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DES MOINES, Iowa — Former Florida Gov. Jeb Bush on Saturday declared he would aggressively campaign to win the caucuses here, ending any doubt about his participation in the first contest of the GOP primary but also opening himself up to the possibility of a defeat that could severely damage his candidacy.
With Bush trying to win here, the more than 100,000 Republicans in his state who are expected to participate in the Iowa caucuses next February will play an even more important role in winnowing a field that will likely include more than a dozen candidates. And wooing Iowa's activists will become a huge test for Bush, who is lagging well behind in current polls in Iowa, despite being considered one of the leading candidates in the GOP race based on his fundraising strength.
"I'm going to campaign hard here," Bush said at a press conference in Iowa City. "It's my intention to win. Period. I'm a competitive person, my hope is to win any place where I'm competing."
His decision echoes how Hillary Clinton handled Iowa in 2008. Despite some of her aides being wary of the state's liberal activists and floating the idea of Clinton skipping or downplaying Iowa, she opted to campaign aggressively here.
Clinton never won over Iowa's Democrats, and defeating her in a head-to-head contest in Iowa helped vault Barack Obama to the nomination. Bush now faces the prospect of running hard in Iowa and still losing to either Wisconsin Gov. Scott Walker or Florida Sen. Marco Rubio, his chief rivals for the nomination and the kind of candidates who could consolidate support in the GOP if either won in Iowa.
Iowa voters have rejected more moderate Republicans like Bush in the past two election cycles, in favor of former Arkansas Gov. Mike Huckabee (2008) and ex-Pennsylvania Sen. Rick Santorum (2012). Conservatives here are already wary of Bush because of his support for a pathway to legalization for undocumented immigrants and the Common Core education standards. There was some thought he would lightly campaign in Iowa and effectively concede the state to one of the conservatives in this field. Bush could then focus solely on New Hampshire, a state with many more moderate Republicans.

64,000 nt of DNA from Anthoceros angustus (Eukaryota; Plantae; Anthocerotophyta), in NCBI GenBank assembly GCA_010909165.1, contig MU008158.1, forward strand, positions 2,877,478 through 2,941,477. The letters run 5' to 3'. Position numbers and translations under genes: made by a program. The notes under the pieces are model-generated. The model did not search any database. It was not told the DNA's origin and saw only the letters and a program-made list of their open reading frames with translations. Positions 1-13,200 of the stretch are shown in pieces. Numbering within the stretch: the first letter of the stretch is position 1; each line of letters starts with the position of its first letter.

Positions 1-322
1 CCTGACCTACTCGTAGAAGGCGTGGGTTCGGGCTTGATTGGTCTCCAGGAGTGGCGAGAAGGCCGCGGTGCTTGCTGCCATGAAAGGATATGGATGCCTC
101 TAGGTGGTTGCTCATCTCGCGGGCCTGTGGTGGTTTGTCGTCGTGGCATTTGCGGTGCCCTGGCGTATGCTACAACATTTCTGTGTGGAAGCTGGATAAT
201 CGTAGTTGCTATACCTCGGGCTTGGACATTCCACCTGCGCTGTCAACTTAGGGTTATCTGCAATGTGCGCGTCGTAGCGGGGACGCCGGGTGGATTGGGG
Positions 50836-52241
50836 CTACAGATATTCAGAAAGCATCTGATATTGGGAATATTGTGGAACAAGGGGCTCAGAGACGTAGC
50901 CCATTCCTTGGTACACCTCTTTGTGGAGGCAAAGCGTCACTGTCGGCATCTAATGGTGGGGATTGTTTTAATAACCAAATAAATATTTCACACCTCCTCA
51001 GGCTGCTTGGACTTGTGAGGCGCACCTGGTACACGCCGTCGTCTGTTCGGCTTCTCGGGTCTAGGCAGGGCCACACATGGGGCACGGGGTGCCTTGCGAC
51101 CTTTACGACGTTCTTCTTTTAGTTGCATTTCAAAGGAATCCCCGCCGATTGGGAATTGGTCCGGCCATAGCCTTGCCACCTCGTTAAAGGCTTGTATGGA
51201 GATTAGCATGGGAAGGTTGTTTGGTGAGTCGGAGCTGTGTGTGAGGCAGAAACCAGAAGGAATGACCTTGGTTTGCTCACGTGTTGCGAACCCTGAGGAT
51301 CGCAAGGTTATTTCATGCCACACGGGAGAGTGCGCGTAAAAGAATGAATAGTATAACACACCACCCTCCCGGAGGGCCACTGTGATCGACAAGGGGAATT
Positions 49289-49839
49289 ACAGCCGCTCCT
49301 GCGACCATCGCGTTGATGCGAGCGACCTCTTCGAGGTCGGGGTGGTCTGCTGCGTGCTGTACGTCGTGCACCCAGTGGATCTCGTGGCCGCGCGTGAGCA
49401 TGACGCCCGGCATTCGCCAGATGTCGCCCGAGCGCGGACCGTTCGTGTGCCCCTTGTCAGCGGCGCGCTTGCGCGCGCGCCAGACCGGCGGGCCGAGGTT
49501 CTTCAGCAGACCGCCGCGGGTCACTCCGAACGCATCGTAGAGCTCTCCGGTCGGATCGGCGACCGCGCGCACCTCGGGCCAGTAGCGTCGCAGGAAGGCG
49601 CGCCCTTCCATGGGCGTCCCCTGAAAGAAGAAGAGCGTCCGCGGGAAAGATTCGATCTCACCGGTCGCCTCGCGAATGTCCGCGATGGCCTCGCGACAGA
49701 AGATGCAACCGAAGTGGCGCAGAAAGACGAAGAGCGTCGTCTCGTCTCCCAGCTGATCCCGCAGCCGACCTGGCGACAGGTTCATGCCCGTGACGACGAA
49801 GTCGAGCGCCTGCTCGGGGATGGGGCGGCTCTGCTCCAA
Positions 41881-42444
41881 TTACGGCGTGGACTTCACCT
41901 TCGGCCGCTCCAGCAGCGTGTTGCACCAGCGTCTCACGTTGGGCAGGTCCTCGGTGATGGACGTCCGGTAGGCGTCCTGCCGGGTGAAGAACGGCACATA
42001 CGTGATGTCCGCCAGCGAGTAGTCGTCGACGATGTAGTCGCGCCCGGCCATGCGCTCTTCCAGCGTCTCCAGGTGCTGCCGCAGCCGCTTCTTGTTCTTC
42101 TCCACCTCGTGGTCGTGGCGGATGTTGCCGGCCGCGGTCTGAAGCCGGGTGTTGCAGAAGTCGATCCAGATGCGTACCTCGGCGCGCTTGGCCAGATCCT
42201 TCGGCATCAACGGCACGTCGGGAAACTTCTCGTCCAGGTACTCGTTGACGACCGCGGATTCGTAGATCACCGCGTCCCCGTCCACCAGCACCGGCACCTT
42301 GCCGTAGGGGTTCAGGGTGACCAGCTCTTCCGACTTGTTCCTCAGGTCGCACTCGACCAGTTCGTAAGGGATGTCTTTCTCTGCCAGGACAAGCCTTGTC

Instead, he is embracing the process here in Iowa. While George H.W. Bush won the caucuses in 1980 and George W. Bush finished first here 20 years later, the number of very conservative, evangelical Christians and Tea Party supporters are likely to outnumber moderate Republicans in 2016, a huge challenge for Bush.
In this campaign cycle, Walker has emerged as the favorite in Iowa, leading in polls and drawing strong enthusiasm from party activists. Santorum and Huckabee are running again, with deep ties to Iowa's evangelical community, and Texas Sen. Ted Cruz and Louisiana Gov. Bobby Jindal are also courting these blocs.
So Bush will face an electorate that may not be favorable to him. And while Romney won about 25% of the vote in both 2008 and 2012 here, even that part of the electorate will be challenging for Bush.
Walker is making inroads with more moderate Republicans, holding a fundraiser on Saturday with Chad Airhart, the recorder in Dallas County and an influential figure in Iowa politics.
Airhart endorsed Romney during the 2012 campaign, but opted to back Walker for 2016 despite courting from Bush allies.
"I really like the governor's populist appeal," he said of Walker.
Bush spent Saturday here, in only his second visit to Iowa since he started running for president. Dogged this week by questions about his views on the Iraq War, Bush told voters in Dubuque, "I'm proud of my brother."
And Bush's trademark stubbornness was displayed on another issue as well. Asked about the presidential straw poll in Boone, Iowa in August, Bush emphatically rejected the idea he would compete in the event, which is a fundraiser for the Republican Party of Iowa.
Straw polls are "not relevant," Bush said.
But the candidate is not writing off Iowa. After the Lincoln Day Dinner in Des Moines on Saturday night, Bush, like the other GOP candidates, hosted a small reception for Iowa Republicans, posing for more than 100 pictures.
Several of the Iowans asked Bush for reassurance that he would be coming to the state more often. He told them each of them yes, repeating his line about being competitive and determined to win here.